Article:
Medical Options for PCOS

For anovulatory cycles:
– Oral Contraceptive Pills
o The number one most prescribed medication to regulate menstruation in women with PCOS. This can become an issue when women want to conceive. They also don’t necessarily solve the root of the problem
– Clomid
o Used for women wanting to conceive. It hyperstimulates the ovaries to ovulate. Again, not resolving the actual problem.

For insulin resistance:
– Metformin
o It helps to control the amount of glucose in blood. Commonly used for patient with Type II diabetes.

There are a variety of other medications prescribed for other common symptoms, such as for the excessive hair growth, alopecia, or acne.

Many of these medications come with their own side effects and can be contraindicated in women wanting to conceive. Some of these medications can also make the pre-existing symptoms even worse.

Naturopathic Medicine can help reverse the disorder and restore natural ovulation and fertility by dealing with the issue at a cellular level. This involves a low glycemic index diet, exercise, therapies that help reduce excess androgens and estrogens, targeting insulin resistance and antioxidant status, acupuncture/electoacupuncture, and improving the luteal phase (progesterone balance).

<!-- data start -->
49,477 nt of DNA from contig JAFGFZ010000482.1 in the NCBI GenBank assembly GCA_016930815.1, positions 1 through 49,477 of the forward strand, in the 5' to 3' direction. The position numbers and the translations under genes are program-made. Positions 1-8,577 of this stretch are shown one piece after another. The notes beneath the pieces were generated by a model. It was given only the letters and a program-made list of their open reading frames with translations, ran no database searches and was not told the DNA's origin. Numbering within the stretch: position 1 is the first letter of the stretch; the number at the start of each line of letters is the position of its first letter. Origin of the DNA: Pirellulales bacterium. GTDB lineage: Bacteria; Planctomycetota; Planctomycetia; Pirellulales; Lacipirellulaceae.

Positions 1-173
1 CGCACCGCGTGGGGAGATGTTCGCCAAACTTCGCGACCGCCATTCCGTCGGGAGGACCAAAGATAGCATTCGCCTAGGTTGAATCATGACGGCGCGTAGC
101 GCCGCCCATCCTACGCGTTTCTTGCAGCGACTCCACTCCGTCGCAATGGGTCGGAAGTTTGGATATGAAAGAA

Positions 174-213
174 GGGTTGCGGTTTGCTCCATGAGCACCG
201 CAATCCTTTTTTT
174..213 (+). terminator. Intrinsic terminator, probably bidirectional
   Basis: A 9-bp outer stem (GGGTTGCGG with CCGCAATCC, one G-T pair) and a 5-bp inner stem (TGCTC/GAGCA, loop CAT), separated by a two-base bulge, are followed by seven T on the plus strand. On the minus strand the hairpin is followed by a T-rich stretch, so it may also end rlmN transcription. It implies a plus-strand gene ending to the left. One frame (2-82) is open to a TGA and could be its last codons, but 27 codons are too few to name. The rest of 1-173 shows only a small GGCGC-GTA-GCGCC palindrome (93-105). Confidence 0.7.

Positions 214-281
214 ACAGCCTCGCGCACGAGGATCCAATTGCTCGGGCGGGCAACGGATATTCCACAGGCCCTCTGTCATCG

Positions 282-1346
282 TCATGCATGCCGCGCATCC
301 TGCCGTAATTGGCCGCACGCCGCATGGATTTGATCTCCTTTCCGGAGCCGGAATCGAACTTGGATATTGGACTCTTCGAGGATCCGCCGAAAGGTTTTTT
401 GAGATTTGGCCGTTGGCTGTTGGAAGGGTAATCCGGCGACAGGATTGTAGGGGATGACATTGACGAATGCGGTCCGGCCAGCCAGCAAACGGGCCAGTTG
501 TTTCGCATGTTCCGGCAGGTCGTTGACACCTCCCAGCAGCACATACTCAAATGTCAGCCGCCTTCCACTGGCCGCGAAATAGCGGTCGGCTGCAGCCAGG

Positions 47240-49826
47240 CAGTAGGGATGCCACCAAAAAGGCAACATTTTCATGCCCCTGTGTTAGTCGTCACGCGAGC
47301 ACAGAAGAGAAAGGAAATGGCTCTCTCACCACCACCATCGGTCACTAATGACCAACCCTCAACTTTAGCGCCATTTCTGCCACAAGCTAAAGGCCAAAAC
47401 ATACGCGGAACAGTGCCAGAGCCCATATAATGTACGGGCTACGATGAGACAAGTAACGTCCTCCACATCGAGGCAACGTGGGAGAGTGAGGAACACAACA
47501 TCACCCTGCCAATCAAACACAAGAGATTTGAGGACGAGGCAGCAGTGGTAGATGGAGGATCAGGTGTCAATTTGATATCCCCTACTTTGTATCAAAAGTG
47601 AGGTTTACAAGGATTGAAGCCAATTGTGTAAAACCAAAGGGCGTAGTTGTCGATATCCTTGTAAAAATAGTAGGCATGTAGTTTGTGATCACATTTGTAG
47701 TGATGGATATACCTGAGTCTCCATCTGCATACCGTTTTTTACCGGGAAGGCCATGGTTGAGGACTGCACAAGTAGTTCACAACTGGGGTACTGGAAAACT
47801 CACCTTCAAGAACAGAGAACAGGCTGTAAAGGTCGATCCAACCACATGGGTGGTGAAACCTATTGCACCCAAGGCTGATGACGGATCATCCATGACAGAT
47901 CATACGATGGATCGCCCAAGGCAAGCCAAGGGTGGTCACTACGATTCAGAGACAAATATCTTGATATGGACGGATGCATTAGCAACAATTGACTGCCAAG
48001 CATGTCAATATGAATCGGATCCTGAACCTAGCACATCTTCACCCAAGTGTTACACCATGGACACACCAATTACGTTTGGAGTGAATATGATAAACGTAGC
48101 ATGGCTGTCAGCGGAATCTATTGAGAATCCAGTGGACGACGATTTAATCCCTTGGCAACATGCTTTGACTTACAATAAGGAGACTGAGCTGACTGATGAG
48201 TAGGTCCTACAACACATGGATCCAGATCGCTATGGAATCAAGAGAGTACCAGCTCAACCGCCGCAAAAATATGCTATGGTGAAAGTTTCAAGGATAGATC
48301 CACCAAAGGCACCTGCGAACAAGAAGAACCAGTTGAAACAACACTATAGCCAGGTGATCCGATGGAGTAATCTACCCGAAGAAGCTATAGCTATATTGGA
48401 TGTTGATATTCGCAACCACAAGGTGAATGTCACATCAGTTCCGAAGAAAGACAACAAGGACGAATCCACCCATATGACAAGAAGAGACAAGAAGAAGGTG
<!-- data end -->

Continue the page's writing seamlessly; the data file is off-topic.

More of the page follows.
The high insulin resistance commonly found in PCOS patients can have a detrimental effect not only on fat production, also on normal ovulation. The elevated blood insulin causes the ovaries to increase production of testosterone by a large amount. Excess testosterone can slow or stop ovulation, contributing to the anovulatory cycles. The elevated insulin levels also have an effect on the conversion of male hormones into estrogen in the fatty tissues. This excess estrogen can cause elevations in LH levels and further increased production of testosterone. The high estrogen also causes FSH production to DECREASE, resulting in poor follicle development; therefore you can see that a vicious cycle exists. In order to break this vicious cycle, insulin resistance must be taken seriously in PCOS patients.

Reinforcing dietary changes can be the first step to help with insulin regulation. Consuming a whole foods diet, consisting of high amounts of protein, fiber, vegetables, and complex grains, can help address those insulin fluctuations. Inositol, chromium, and glutathione supplementation are other examples of treatment options to improve insulin resistance in PCOS patients.